The Ruling of Social Media Censorship

Social media is ever-present in our lives, we interact with others and perhaps also encounter posts that go against our own views. At least, that is what it often looks like for me. Platforms like Twitter and YouTube regularly push specific posts on my timeline that agree with my own likes and views. However, whatever is trending exists separately from my own personalized timeline. This separation shows users popular posts by anyone, for example Donald Trump.

On the other hand, the social media company can choose to censor or suspend a user if their posts go against the platform’s guidelines, which is exactly what happened with Donald Trump. Naturally, this decision caused a spark of reactions. I read about one of these reactions in a recent article about a Texan court ruling concerning online speech regulation

In short, the article discusses a Texan law that bars social media companies from censoring or banning users based on their viewpoint. The law was passed by a majority Republican legislature. The right wing is convinced that the law is necessary to prevent their social media posts that express their views from being removed. On top of that, they have said that platforms use their powers to censor abusively, naming Trump’s suspension from Twitter as an example. The court ruling decided that the tech groups NetChoice and the Computer & Communications Industry Association cannot ban users for expressing their viewpoints on their platforms.

Donald Trump’s account suspended from Twitter

To continue with the example of Twitter’s suspension of Trump off of their platform, the company obviously explained its decision. The Twitter Blog explained the reason for suspension as a measure to prevent further risk of violence incitement.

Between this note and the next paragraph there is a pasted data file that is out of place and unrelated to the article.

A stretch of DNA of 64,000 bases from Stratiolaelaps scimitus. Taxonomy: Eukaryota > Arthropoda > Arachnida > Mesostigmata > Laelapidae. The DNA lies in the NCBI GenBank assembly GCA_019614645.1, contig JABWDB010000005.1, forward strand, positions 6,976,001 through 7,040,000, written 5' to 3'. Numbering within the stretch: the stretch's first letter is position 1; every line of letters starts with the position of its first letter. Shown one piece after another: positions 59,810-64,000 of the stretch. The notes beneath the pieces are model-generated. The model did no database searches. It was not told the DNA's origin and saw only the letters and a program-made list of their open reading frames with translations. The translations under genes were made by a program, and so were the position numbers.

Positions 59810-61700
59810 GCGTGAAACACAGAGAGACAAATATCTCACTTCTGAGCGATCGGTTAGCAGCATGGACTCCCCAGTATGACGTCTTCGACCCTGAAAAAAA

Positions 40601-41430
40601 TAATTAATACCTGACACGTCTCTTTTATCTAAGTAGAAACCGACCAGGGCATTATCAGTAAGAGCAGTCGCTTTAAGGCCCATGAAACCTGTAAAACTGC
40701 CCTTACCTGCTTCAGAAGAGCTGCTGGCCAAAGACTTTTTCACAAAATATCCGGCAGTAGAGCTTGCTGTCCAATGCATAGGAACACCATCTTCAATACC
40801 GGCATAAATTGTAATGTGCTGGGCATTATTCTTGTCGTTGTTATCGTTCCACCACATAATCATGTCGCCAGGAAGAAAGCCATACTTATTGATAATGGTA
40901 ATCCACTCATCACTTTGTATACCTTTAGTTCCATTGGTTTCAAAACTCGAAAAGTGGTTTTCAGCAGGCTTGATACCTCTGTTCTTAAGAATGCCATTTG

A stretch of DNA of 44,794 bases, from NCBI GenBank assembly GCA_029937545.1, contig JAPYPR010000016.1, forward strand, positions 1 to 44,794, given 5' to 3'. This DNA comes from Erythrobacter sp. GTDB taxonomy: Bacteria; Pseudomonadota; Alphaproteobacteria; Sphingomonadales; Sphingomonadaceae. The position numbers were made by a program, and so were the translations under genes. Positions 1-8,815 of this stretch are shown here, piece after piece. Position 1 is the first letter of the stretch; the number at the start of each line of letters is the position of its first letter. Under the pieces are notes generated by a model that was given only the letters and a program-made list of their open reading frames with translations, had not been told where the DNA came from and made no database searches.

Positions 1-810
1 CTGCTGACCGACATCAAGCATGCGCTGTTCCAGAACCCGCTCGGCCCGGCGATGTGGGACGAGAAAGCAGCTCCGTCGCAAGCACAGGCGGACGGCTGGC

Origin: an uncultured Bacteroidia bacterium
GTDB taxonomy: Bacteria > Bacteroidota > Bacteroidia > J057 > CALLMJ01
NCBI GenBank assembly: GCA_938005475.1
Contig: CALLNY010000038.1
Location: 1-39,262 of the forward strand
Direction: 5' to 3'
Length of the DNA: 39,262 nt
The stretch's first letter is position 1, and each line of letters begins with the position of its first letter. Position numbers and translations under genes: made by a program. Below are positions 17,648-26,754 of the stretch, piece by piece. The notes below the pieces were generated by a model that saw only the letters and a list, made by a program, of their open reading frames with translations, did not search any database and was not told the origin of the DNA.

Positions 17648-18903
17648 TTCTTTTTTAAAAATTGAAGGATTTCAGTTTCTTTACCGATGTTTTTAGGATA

I think Twitter is in its right to enforce its rules, so is any other social media platform. Moreover, it could be a good idea to look into the polarization that is caused by social media, and ensure that extremist views are not perpetuated by groups of people. However, even though I wouldn’t like to admit this, that censorship could be considered a violation of freedom of speech. Technically, extremist views are often harmful towards a group of people, but how far can one stray from the general consensus to be considered enough of an outlier and get banned from a platform?

When signing up for social media, there is always a terms & conditions and a privacy agreement presented to the user. This usually informs the user of their rights, and often states that the platform is in its right to delete posts and/or ban a user if the platform views their behaviour as breaking the terms & conditions. On top of that, the platform existed before the Texan law was signed last year. This conflict is probably one of the reasons the Supreme Court will have to take a look at the case.

Another factor that I believe plays a big role in the enforcement of social media terms & agreements is internationality. Every country has their own regulations of internet privacy, or has their own ideals they want to enforce in their society. The internet crosses all borders. Internet Laws do exist, but any country can add their own regulations. A good example of that is the EU’s laws concerning user privacy. So far, the social media platforms have to adjust their use of users’ data to accommodate to these laws.

All in all, I believe that the article, or the ruling at least, raises some interesting questions about the rules of social media, namely what rules a platform is allowed to set and uphold. For the most part, users are responsible for their own experience online, but I think that platform guidelines should be upheld to make the users’ experience less dangerous.